There's some funny business going on during work trips.
A full 27 percent of workers who travel for their job admitted to binge drinking while away on business, according to a survey released last month by On Call International, a risk management company. Binge drinking is defined by The National Institute on Alcohol Abuse and Alcoholism as having more than five drinks for men and four for women over the course of two hours.
Of those who binge drank while away for work, 17 percent said they'd done it “once or very rarely,” and 2.2 percent said they binge drank on every trip, per the findings, which were based on a Google Consumer Survey of more than 1,000 business travelers.
Poll respondents admitted to other misbehaviors, as well. Eleven percent said they'd picked up a stranger in a bar while on business, and just under 4 percent said they'd been detained by law enforcement.
On Call International points out that these actions can have a negative impact on both employees and the company.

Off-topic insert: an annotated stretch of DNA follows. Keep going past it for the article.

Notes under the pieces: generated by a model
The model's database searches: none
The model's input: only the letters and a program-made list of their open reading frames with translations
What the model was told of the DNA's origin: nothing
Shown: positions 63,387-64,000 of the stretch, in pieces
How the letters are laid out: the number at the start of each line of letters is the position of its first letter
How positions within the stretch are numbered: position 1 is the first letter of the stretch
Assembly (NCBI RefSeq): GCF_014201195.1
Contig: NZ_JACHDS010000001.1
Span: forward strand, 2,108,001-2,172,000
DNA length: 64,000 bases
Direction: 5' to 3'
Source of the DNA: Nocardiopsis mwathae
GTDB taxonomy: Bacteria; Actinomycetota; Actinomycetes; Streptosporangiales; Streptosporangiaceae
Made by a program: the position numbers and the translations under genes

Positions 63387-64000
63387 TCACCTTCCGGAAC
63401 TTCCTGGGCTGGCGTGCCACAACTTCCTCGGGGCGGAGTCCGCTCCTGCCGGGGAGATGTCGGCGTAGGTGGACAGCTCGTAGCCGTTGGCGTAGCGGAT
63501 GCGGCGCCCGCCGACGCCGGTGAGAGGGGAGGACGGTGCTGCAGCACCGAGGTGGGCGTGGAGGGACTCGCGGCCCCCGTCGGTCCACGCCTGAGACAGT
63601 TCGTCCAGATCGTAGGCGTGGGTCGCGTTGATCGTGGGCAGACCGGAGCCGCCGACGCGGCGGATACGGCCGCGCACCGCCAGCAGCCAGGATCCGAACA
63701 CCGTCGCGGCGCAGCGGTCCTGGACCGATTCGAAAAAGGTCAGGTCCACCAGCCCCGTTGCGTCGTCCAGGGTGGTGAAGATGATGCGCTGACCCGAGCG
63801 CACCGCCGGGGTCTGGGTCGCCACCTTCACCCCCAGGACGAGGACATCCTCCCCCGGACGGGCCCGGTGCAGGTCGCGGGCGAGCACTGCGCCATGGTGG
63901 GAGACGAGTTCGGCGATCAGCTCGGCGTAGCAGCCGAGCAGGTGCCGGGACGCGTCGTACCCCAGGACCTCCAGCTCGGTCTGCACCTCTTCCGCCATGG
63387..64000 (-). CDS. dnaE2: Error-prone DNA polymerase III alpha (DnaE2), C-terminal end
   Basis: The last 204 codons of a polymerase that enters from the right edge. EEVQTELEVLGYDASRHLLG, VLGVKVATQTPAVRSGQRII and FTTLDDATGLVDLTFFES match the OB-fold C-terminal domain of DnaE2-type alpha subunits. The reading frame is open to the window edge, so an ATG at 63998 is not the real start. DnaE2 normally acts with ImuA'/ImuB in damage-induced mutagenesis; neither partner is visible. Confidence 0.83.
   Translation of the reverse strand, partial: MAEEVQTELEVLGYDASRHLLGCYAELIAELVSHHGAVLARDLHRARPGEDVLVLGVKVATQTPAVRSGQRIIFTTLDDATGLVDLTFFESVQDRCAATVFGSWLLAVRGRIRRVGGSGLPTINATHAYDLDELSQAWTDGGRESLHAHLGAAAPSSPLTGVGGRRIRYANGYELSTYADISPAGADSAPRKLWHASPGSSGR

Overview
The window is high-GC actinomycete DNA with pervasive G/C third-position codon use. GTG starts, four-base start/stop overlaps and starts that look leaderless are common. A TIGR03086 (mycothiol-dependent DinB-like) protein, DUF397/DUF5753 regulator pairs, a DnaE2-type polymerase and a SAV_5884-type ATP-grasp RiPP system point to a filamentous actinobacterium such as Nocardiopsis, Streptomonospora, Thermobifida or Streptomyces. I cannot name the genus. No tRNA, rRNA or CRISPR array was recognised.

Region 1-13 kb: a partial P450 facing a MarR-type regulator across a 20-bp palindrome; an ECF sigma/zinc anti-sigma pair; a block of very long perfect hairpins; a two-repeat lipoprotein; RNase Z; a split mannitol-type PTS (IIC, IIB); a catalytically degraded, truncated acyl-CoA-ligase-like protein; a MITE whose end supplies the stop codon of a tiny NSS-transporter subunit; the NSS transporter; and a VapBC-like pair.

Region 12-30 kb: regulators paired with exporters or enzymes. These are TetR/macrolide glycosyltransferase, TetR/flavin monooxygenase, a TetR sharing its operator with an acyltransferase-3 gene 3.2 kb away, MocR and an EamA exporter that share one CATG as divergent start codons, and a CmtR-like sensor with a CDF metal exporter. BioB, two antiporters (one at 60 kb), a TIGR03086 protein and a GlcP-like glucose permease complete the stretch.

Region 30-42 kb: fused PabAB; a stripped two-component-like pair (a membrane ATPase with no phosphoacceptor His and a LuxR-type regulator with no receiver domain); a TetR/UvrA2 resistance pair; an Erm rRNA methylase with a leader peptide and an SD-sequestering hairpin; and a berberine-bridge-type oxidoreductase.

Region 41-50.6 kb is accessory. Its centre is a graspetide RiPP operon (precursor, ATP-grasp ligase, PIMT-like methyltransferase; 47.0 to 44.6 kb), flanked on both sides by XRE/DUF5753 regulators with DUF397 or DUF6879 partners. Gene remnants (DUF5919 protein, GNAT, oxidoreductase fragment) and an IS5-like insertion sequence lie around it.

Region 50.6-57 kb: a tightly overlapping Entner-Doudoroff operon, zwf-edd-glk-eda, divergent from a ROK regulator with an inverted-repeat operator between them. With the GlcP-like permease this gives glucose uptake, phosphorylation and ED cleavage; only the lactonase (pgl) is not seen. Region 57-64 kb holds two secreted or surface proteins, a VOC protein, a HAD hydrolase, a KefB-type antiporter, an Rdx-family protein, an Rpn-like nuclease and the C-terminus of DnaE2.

“While it certainly appears that the allure of a one night stand without the constraints of being close to home is tempting to many business travelers, letting one’s guard down in an unfamiliar setting can easily lead to dangerous situations for an individual,” Jim Hutton, chief security officer of On Call International, said in a press release. "This includes assault, robbery and otherwise avoidable accidents leading to serious bodily injury -- not to mention reputational damage for the employer."
Sutton advised employers to establish clear parameters about what kind of behavior is acceptable during a business trip.
Even so, laying down rules might not stop bad behavior. The survey also found that 8 percent of employees lied to their bosses about their extracurricular activities during business trips.
This survey is in line with the common perception that people tend to misbehave while traveling for work. A 2012 survey found that two-thirds of Americans believe people cheat on their partners while away on business. Another survey found that people in a relationship were more likely to run into temptations that lead to cheating during business trips.